Razer Releases The Least Razer Keyboard Ever

Razer Releases The Least Razer Keyboard Ever

Gaming peripheral maker Razer is not know for its understated designs. Its keyboards in particular are generally bulky and flashy; some might say a little gaudy. The Blackwidow Lite is none of those things.

Not that there’s anything wrong with big and flashy—some of my favourite Razer gear is pink, after all. But sometimes a typist just wants something simple to type on. Something that doesn’t look like a rave threw up on their desk. The Blackwidow Lite is that sort of keyboard.

Image Razer’s lifestyle photos of the Blackwidow Lite suggest this is an excellent keyboard for super villains.

It’s a basic tenkeyless board (that’s without the number pad) with a slight profile that’s quite popular in mechanical keyboard circles these days. The bezel around the keys is slight. There is LED lighting but it’s just white, more about visibility than showing off. It’s even got a detachable USB cable, for when you want to…detach your USB cable.

Since this is a keyboard built for typing, Razer has outfitted the Blackwidow Lite with its orange mechanical switches, which feature a tactile bump rather than a click. They aren’t silent, but they’re not as loud as the company’s clicky green or linear yellow switches.

And if the orange switches are too loud, the keyboard also comes with a bag of o-rings, rubber doughnuts that go between the keycaps and the stem of the switches to help dampen the sound. I do not use them, as my family has resigned themselves to their loud, keyboardy fate.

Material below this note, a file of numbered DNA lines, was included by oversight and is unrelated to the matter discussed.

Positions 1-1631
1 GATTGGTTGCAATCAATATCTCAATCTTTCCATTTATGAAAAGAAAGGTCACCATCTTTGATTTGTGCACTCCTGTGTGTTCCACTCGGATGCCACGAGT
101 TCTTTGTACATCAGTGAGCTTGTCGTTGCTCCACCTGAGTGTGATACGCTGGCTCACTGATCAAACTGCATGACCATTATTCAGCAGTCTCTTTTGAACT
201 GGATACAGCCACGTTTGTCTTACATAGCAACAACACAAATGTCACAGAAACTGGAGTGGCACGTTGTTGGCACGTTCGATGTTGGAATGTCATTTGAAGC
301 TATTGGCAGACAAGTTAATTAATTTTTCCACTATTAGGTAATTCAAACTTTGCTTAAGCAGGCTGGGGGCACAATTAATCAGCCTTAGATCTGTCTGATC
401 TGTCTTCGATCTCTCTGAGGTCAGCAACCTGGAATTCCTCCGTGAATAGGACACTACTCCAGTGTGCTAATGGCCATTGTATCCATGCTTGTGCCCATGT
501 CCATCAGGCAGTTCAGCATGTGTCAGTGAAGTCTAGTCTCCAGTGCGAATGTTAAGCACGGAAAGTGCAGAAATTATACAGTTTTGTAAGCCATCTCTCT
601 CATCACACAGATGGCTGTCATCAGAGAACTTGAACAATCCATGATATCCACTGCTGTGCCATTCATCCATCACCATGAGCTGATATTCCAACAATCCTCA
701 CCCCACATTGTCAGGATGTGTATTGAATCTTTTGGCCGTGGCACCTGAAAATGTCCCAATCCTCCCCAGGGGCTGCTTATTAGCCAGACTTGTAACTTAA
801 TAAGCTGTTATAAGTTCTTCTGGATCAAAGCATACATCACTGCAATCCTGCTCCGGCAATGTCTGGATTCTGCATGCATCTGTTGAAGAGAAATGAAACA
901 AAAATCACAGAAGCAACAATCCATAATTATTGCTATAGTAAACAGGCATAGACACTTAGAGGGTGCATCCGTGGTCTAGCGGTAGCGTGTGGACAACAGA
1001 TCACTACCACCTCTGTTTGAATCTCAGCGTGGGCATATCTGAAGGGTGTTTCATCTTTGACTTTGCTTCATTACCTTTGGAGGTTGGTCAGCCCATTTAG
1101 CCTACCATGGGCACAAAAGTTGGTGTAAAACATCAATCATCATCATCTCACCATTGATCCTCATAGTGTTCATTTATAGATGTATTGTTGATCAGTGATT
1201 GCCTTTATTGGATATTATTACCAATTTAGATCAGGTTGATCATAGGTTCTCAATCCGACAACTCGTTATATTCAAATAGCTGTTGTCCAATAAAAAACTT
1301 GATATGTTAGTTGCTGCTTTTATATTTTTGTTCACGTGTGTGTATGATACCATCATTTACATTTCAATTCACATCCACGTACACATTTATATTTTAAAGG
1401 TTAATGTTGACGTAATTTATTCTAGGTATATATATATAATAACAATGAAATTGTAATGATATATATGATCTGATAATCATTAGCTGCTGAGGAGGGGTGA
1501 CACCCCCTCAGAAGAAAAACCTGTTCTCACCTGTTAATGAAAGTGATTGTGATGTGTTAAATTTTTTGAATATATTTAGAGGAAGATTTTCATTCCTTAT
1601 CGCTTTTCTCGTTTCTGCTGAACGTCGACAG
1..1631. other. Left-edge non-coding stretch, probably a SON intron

For a Razer keyboard, the Blackwidow Lite is an odd duck. It’s small, sleek and efficient. Instead of a garish design crafted to catch the eye at retail, it sports an understated style more akin to enthusiast keyboards. And there’s not a squiggly Razer logo anywhere on it, just the company name above the arrow keys.

It’s odd that the company even call this a Blackwidow. It’s a line that’s always shouted “Gaming Keyboard!”

The Lite works well enough for gaming purposes, but it feels more like a workhorse than a playhorse (which is totally a thing).

Image Makes me wish my trackball colour could change. And also makes me wish I had dusted my desk.

The Razer Blackwidow Lite is now available at Razer’s online shop for $US89.99 internationally, and $149.95 for Australians. Hopefully they will release it in pink soon, so I can fully commit.


  • Looks like a knock off of the Glorious PC Gaming Race’s GMMK keyboard, but with fewer features. For a little more ($110 USD), the GMMK has customisable full RGB backlighting and swappable switches. The GMMK also has no branding on it whatsoever, so it’s completely clean and minimalist (barring your garish lighting choices).

    • Knock off? There’s only so many ways you can do a minimalist plank with keys on it. Pretty much every tenkeyless board looks the same.

      • It was slight hyperbole, but the fact keyboards have common traits is why the small details stand out more. Floating keys on a flat plate, simple rounded rectangle (no tabs/projections), what looks like a metal top plate on plastic base, chrome on black? hard to tell but the first picture looks like it could be (or could be an option at least). Has more in common with the GMMK than with any Corsair, Code, Ducky, Das, Filco, Leopold, etc.

        For the general price range (I’d put $90 and $110 in the same bracket) I think GMMK gets you a better board design with better switches (personal opinion but Gaterons are superior to Razer switches in almost every respect), swappable switches, better lighting options, standard cap sizes, zero branding.

        • Looks like the local price diff will be $40-50 though? At that difference it comes down to how much you want the features.
          A bit moot for me anyway as I have a gigantic desk and frequently use the numpad.. so I don’t even see the benefit of tkl for my use.

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